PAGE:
Sole Transit

Sole Transit

On a grey, chilly Saturday morning in Burns Park, a muffled, soul-fueled tune echoes along Westminster Road—as if someone is playing a record in their house. To a passerby, the sound would be almost identical to that of a record, but after a short while, it stops somewhat abruptly and the different instruments fizzle into silence separately. This is no record– this a band. This is Sole Transit. And if they hadn’t stopped the song in the middle, you would have been fooled.

The band crowds into a small practice space in drummer Erez Levin’s basement. The room is scattered with amplifiers and spare drum parts, pipes stick out of the ceiling, and a few posters line the walls: a real ‘basement’-like room, perfectly depicting the type of space in which all bands begin.

“I’m ready!” screams Will Smith, the band’s tenor saxophonist, as he checks the tuning on his Yamaha saxophone with a New York auto-link mouthpiece. Smith and Levin, along with Guitarist Jordan Siden, bassist Dan Sagher, and Trumpet player Leif Gearhart-Hall, tune their instruments and joke around for a few minutes before talking about which song to play. They quickly launch into a groovy, funk-esque tune with a catchy, driving horn riff. Siden’s face lights up and he exchanges a knowing glance with Levin as the two musicians nail a complimenting part. The song structure is well-set and perfected, and the arrangement is laid out such that no musician is too heavily featured; their parts blend together to form a unified song. As the song continues, it becomes obvious that these guys are seriously talented musicians.

Siden and Levin formed Sole Transit in May of 2009.

“Erez and I played for about a year together, and we wanted to put something real together,” explains Siden, a sophomore at Community High School. Siden and Levin, who is now a freshman at Community, quickly recruited Sagher, a freshman at Greenhills, and Gearhart-Hall, a junior at Community. Smith, a junior at Pioneer High School, is the latest addition to the band, having joined within the last month.

Once they aquired a geographically diverse group, the band established a style; their songs, arranged mostly by Siden, take on a tight, funk feel with jazz-like improvisation. Gearhart-Hall and Smith provide solid melodies as a two-man horn section, and Sagher plays flowing, yet technical bass lines that tend to match or compliment Levin’s ambitious, stylized, drum parts—a musical strategy that is pivotal to this type of music, but often poorly executed by young musicians.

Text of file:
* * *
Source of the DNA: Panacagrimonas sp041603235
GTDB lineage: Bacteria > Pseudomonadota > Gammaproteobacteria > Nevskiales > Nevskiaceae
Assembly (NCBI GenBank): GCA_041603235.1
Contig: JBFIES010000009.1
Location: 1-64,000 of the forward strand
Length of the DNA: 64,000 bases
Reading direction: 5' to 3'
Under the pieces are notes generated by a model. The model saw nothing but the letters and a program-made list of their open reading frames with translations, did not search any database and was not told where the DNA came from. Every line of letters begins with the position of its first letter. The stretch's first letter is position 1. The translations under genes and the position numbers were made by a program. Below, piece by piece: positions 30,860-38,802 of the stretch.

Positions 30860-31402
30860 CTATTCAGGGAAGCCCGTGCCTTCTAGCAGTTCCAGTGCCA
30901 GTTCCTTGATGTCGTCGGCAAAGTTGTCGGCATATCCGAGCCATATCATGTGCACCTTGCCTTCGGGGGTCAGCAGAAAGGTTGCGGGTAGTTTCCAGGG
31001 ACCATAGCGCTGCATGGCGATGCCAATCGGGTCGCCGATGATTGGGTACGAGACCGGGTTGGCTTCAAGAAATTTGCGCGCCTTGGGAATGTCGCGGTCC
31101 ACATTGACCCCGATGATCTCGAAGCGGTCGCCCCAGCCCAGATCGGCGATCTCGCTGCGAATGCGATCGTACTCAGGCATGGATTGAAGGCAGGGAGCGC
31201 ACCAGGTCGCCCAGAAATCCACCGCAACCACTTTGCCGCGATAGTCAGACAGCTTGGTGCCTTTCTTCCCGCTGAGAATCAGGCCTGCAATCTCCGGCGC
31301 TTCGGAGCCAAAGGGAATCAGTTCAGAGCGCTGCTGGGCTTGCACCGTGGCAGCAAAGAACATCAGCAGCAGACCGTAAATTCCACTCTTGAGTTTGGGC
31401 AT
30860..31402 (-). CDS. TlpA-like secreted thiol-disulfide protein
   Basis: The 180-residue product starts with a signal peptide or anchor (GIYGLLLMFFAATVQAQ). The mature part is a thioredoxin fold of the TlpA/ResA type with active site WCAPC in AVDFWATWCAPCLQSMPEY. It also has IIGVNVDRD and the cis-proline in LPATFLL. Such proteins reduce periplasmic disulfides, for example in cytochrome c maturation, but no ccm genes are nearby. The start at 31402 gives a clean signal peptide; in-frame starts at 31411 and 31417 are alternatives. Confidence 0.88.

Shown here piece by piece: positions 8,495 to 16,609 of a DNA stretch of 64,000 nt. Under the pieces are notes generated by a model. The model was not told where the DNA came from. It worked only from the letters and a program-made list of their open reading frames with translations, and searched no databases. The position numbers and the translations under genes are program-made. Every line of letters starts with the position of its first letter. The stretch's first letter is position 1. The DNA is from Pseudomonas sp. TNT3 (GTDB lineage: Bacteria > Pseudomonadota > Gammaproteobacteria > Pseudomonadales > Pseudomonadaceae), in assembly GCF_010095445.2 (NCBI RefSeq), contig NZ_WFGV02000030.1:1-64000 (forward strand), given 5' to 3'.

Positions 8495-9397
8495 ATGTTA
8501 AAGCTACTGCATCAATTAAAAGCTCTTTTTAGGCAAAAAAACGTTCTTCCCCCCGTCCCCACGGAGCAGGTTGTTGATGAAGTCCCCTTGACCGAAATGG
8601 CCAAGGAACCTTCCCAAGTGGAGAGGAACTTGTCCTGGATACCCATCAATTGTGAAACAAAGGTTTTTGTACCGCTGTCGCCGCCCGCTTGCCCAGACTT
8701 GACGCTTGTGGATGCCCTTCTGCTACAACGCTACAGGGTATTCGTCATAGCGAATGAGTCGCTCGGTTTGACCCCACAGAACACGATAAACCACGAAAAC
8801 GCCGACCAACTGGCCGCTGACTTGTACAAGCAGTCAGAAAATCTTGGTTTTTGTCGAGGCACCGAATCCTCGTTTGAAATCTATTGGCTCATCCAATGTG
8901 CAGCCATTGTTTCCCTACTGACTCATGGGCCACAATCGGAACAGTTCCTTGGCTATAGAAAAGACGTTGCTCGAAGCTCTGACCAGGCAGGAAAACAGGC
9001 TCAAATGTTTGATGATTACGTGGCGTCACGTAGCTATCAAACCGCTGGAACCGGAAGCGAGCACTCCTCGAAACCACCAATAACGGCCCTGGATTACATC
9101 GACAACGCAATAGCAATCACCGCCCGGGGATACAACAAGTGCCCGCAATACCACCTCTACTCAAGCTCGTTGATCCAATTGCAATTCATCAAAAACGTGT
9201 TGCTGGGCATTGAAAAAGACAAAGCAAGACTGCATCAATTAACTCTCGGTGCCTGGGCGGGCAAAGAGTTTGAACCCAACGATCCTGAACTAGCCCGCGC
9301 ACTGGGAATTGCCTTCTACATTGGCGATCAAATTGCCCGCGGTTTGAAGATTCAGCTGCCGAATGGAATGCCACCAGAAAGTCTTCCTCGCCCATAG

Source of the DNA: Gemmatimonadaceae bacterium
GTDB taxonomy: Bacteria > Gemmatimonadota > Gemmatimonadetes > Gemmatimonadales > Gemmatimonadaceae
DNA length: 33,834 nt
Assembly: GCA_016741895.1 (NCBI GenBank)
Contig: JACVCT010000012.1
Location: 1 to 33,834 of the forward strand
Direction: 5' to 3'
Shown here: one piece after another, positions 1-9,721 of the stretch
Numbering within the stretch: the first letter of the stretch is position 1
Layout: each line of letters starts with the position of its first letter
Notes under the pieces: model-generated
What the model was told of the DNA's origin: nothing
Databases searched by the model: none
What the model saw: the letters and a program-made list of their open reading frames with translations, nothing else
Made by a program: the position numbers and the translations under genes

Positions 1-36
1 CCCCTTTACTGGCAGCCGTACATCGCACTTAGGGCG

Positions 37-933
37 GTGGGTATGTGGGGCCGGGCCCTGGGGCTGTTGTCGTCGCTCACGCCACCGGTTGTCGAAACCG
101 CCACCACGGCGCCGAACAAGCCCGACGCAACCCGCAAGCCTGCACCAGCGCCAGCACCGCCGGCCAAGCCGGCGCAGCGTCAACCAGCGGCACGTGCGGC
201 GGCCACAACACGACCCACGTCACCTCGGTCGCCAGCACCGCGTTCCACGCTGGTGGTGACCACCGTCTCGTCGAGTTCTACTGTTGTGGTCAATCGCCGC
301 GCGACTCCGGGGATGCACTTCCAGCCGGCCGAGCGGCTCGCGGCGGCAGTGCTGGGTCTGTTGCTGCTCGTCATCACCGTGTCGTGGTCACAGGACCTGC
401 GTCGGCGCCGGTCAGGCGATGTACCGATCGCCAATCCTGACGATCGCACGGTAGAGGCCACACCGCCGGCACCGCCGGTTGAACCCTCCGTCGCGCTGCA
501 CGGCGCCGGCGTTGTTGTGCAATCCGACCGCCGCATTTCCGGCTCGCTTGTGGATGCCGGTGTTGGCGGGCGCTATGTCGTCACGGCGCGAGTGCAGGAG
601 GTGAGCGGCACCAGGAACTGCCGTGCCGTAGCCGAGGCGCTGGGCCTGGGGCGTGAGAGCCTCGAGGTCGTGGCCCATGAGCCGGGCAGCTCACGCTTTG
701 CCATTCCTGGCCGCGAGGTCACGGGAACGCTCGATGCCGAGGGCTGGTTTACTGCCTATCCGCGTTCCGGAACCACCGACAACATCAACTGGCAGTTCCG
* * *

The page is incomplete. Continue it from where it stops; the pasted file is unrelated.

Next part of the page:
In terms of musical education, the entire band is in respectable hands; Siden, Sagher and Levin take lessons at the Ann Arbor Music Center, and every member with the exception of Sagher is in one of Community High School’s jazz bands.

Having been a band for less than half a year, Sole Transit has only played one show: the Grassrootz stage at Top Of The Park. The show had a sizable turnout, consisting mostly of local adults and a number of the band’s fans.

“I was surprised,” remarks Siden, “we got a lot of good feedback. I think it’s going to go places.”

Sole Transit remains strong and is quickly on its way to the top of the Ann Arbor teen entertainment world. They get along well, they are good friends, and they are excited and motivated. Their attitude reflects their potential success, and their talent is far beyond their age. Even as a relatively ‘newborn’ band, it is safe to say that with this type of energy, it won’t take much for these guys to funk up this town.

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